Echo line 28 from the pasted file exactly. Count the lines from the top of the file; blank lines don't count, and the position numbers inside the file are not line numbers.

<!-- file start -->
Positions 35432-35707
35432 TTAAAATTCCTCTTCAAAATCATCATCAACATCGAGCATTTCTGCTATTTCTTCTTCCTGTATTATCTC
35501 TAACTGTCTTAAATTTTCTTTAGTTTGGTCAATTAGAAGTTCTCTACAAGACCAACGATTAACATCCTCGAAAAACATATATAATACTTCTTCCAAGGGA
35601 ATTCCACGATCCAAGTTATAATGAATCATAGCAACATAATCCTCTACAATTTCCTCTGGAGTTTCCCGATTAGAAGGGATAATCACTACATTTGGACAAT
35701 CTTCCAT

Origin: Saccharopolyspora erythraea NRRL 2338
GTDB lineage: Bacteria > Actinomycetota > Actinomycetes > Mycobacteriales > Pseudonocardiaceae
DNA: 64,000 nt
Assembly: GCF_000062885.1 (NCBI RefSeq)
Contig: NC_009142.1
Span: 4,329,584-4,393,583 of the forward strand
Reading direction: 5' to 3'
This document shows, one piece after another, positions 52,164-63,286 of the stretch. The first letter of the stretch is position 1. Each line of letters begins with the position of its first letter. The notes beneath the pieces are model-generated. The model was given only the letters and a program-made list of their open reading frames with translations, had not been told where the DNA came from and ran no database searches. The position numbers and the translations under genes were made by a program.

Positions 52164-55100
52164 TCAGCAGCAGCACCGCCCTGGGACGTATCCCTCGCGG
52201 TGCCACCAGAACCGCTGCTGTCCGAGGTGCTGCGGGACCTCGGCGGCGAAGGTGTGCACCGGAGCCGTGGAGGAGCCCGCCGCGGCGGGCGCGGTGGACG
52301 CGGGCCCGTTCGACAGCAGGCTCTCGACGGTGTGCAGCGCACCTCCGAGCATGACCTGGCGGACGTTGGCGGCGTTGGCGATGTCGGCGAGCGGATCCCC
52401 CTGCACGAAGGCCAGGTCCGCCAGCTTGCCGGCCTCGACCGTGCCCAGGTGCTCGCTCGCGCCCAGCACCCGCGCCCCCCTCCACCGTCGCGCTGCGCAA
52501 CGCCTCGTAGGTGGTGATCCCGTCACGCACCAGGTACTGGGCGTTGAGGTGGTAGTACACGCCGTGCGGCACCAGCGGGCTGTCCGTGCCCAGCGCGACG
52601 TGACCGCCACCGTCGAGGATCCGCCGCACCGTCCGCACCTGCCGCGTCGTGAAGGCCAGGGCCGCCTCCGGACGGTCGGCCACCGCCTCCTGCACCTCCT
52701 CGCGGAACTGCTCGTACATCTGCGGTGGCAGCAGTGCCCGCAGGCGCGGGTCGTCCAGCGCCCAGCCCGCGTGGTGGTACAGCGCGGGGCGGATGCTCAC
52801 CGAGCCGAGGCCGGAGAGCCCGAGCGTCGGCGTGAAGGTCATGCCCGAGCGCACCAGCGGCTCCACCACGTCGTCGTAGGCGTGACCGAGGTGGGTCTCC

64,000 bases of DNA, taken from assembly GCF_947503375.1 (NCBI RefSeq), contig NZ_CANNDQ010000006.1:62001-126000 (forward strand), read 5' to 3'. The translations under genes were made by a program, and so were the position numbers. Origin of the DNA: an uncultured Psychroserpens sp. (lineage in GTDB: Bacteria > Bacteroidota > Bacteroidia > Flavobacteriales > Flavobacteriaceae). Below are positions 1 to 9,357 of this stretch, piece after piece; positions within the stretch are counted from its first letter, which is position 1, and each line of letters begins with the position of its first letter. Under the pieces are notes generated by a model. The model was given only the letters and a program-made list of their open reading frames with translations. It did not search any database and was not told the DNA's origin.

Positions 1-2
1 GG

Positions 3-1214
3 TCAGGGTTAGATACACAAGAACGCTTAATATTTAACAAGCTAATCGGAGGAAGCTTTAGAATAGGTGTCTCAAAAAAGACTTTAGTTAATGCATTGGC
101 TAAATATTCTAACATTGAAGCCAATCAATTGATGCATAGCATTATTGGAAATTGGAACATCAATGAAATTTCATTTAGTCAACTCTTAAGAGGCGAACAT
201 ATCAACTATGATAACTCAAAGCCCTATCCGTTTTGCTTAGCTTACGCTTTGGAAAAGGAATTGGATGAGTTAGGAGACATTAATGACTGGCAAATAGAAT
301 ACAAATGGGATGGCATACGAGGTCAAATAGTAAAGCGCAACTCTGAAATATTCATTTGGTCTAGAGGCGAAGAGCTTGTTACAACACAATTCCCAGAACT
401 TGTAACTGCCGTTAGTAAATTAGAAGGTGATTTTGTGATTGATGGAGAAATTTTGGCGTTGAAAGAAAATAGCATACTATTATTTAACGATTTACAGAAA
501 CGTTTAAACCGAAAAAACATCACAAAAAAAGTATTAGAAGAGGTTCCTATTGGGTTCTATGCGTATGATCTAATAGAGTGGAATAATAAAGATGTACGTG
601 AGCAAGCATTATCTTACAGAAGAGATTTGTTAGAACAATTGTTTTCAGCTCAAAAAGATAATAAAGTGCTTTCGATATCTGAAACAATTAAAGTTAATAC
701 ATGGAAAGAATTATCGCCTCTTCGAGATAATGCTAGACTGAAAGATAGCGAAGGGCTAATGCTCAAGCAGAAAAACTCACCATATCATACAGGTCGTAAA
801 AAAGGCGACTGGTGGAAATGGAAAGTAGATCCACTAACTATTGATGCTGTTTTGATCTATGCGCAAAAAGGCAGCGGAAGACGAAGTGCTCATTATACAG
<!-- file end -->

101 TAAATATTCTAACATTGAAGCCAATCAATTGATGCATAGCATTATTGGAAATTGGAACATCAATGAAATTTCATTTAGTCAACTCTTAAGAGGCGAACAT